The Wide Gap between South Korean and American Media Coverage of North Korea


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This is a re-post of an essay I wrote earlier this month for the Lowy Institute.

Every time there is a war crisis around North Korea, I notice the wildly different coverage between US and South Korea media, with the former being too alarmist and the later being almost too sanguine. My Korean cable package includes CNN and Fox, so I can quickly flip between the US and local coverage, and the difference is extraordinary. Fox freaks out over impending nuclear wear, while YTN gabs on about some celebrity with a drinking problem before getting to North Korea. The contrast really is that extreme.

Western pundits particularly tend to get carried away every time we have a North Korean war-scare. All sorts of irresponsible rhetoric gets thrown around about how we should invade or pre-emptively attack North Korea (we shouldn’t). In fact, so often do I read these sorts of op-eds when North Korea re-surfaces in the Western media, that I now call this the Kelly Rule, only half in jest. Just look at some of the frightening examples in that link. And here is today’s ‘Kelly Rule’ entry in case you need an extra boost of paranoia to go with the general hysteria.

The short version of these war-scares is that no, North Korea is not going to nuke the US out of the blue, so stop freaking out about that, and stop listening to Fox pundits scaring the hell out of you. The real threat is that North Korea the gangster state will use the nukes to shake down South Korea and Japan. Coercive nuclear bullying – not war – is the real threat. But that’s not as exciting as dramatic red arrows flying across the screen or ‘fire and fury,’ so let’s all get carried away over a war that’s not going to happen.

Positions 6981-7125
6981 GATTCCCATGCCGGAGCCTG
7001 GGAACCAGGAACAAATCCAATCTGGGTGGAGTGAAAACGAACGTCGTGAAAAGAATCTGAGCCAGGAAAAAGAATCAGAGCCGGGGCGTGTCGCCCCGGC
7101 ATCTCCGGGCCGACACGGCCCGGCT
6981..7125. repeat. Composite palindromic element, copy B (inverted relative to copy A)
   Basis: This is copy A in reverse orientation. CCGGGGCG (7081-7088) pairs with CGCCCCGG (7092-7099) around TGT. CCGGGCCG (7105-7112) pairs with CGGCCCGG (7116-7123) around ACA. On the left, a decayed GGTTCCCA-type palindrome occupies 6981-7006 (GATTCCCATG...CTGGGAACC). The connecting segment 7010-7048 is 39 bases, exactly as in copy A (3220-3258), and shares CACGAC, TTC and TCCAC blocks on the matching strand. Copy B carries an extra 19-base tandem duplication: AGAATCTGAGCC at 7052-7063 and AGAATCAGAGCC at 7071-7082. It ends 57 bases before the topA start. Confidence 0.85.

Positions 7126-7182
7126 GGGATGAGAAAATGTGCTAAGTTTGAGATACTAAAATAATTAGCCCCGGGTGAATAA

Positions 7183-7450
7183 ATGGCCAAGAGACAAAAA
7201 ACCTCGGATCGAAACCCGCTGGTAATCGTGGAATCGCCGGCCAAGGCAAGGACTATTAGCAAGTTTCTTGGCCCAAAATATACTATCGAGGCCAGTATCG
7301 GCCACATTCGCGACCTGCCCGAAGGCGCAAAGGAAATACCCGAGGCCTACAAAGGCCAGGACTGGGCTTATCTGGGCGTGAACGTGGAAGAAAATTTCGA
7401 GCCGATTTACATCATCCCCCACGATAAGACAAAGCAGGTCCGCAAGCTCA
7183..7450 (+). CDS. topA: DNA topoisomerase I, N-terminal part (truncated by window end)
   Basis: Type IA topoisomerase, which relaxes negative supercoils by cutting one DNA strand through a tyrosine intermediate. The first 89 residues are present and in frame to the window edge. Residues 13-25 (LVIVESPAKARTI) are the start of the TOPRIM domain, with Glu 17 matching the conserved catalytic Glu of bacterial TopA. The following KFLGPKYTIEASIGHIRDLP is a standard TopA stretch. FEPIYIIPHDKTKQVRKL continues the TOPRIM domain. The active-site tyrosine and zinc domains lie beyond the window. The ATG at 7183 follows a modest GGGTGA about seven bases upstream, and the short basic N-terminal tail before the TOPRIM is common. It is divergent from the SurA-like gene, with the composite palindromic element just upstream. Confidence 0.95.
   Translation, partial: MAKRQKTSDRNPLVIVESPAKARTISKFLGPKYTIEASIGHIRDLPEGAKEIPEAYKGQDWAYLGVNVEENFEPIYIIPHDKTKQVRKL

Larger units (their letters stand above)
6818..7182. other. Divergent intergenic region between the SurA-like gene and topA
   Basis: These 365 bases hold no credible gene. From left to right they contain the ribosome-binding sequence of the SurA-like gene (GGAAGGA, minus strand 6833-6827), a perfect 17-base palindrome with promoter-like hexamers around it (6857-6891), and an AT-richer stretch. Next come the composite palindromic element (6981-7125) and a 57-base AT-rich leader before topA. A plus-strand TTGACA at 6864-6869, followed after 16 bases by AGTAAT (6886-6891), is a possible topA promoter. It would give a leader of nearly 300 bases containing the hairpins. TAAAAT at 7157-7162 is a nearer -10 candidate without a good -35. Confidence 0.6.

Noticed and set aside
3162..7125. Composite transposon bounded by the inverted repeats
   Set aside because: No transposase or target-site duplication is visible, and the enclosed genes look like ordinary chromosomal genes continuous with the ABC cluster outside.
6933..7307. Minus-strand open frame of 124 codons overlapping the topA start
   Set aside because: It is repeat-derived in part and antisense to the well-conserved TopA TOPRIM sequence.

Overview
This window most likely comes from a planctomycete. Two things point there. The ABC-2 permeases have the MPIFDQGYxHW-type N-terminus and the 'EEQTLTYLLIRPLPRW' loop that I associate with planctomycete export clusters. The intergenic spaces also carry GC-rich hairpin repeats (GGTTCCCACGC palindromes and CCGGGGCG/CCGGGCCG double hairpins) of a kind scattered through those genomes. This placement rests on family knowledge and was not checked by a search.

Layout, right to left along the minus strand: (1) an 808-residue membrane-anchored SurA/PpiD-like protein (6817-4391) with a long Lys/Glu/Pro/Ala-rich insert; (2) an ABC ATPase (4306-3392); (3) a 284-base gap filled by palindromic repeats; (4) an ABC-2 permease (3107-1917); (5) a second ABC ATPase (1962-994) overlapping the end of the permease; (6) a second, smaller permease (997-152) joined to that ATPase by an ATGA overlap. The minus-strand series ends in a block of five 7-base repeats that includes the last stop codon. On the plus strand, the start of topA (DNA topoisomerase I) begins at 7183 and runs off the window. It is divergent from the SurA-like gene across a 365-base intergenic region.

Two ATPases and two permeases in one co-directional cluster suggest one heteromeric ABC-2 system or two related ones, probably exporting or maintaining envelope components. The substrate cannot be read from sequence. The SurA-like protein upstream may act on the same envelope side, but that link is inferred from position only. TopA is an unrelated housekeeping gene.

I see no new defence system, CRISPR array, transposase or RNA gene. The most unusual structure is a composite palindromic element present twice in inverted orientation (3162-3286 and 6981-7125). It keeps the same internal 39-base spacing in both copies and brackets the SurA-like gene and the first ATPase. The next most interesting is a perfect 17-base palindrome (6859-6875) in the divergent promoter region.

The full essay follows the jump.

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Learning to Live with a Nuclear N Korea: Awful, but Better than the Alternatives


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We live Pakistani nuclear missiles; we can live with North Korean ones too.

This is a re-post of an essay I wrote for the New York Daily News a few weeks ago, at the peak of the summer war-scare.

I argue that we can in fact live with a nuclear missilized North Korea. Yes, that sucks. But all this irresponsible talk that we can’t adapt, that nuclear North Korea is an undeterrable, existential threat is just threat-inflating baloney. We’ve learned to live with nuclear missiles in the hands a Muslim state with a serious jihadi problem. Would America prefer this not to be the case? Yes. But is living with a nuclear Pakistan a better choice than bombing it or sending in US special forces to destroy their nukes? Absolutely. Or we would have done it already.

It’s not clear to me why this is so hard for people to absorb. What is it about North Korea that makes people lose their mind and say bonkers s*** about risking a huge regional war?

The full essay follows the jump.

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My New York Times Op-Ed: A North Korea “Agenda for SK’s New Leader”